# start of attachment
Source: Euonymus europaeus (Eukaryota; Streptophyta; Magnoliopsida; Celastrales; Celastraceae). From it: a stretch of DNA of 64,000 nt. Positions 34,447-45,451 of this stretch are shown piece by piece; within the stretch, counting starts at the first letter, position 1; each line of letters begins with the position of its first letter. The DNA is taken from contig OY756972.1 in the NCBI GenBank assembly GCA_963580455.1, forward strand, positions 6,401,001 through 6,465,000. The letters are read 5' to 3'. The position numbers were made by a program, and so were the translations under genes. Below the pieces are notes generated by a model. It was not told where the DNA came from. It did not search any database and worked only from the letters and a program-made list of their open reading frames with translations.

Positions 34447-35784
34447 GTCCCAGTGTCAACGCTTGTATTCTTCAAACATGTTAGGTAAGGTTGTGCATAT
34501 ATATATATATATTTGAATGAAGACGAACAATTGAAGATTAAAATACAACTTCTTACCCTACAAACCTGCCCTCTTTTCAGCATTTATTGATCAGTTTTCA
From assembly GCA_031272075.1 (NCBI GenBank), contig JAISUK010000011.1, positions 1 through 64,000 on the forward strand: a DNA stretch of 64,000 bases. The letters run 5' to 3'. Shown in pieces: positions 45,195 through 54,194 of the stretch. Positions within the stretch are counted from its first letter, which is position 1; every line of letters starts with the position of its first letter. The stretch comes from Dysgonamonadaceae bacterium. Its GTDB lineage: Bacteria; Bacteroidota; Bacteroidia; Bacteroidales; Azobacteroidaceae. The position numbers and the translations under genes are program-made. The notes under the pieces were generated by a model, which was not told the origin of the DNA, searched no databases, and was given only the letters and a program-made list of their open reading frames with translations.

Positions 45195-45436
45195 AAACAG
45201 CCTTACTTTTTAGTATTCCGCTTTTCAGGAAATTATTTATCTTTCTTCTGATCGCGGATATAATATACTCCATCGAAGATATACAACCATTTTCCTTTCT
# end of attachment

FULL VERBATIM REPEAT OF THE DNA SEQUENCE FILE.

Source: Euonymus europaeus (Eukaryota; Streptophyta; Magnoliopsida; Celastrales; Celastraceae). From it: a stretch of DNA of 64,000 nt. Positions 34,447-45,451 of this stretch are shown piece by piece; within the stretch, counting starts at the first letter, position 1; each line of letters begins with the position of its first letter. The DNA is taken from contig OY756972.1 in the NCBI GenBank assembly GCA_963580455.1, forward strand, positions 6,401,001 through 6,465,000. The letters are read 5' to 3'. The position numbers were made by a program, and so were the translations under genes. Below the pieces are notes generated by a model. It was not told where the DNA came from. It did not search any database and worked only from the letters and a program-made list of their open reading frames with translations.

Positions 34447-35784
34447 GTCCCAGTGTCAACGCTTGTATTCTTCAAACATGTTAGGTAAGGTTGTGCATAT
34501 ATATATATATATTTGAATGAAGACGAACAATTGAAGATTAAAATACAACTTCTTACCCTACAAACCTGCCCTCTTTTCAGCATTTATTGATCAGTTTTCA
From assembly GCA_031272075.1 (NCBI GenBank), contig JAISUK010000011.1, positions 1 through 64,000 on the forward strand: a DNA stretch of 64,000 bases. The letters run 5' to 3'. Shown in pieces: positions 45,195 through 54,194 of the stretch. Positions within the stretch are counted from its first letter, which is position 1; every line of letters starts with the position of its first letter. The stretch comes from Dysgonamonadaceae bacterium. Its GTDB lineage: Bacteria; Bacteroidota; Bacteroidia; Bacteroidales; Azobacteroidaceae. The position numbers and the translations under genes are program-made. The notes under the pieces were generated by a model, which was not told the origin of the DNA, searched no databases, and was given only the letters and a program-made list of their open reading frames with translations.

Positions 45195-45436
45195 AAACAG
45201 CCTTACTTTTTAGTATTCCGCTTTTCAGGAAATTATTTATCTTTCTTCTGATCGCGGATATAATATACTCCATCGAAGATATACAACCATTTTCCTTTCT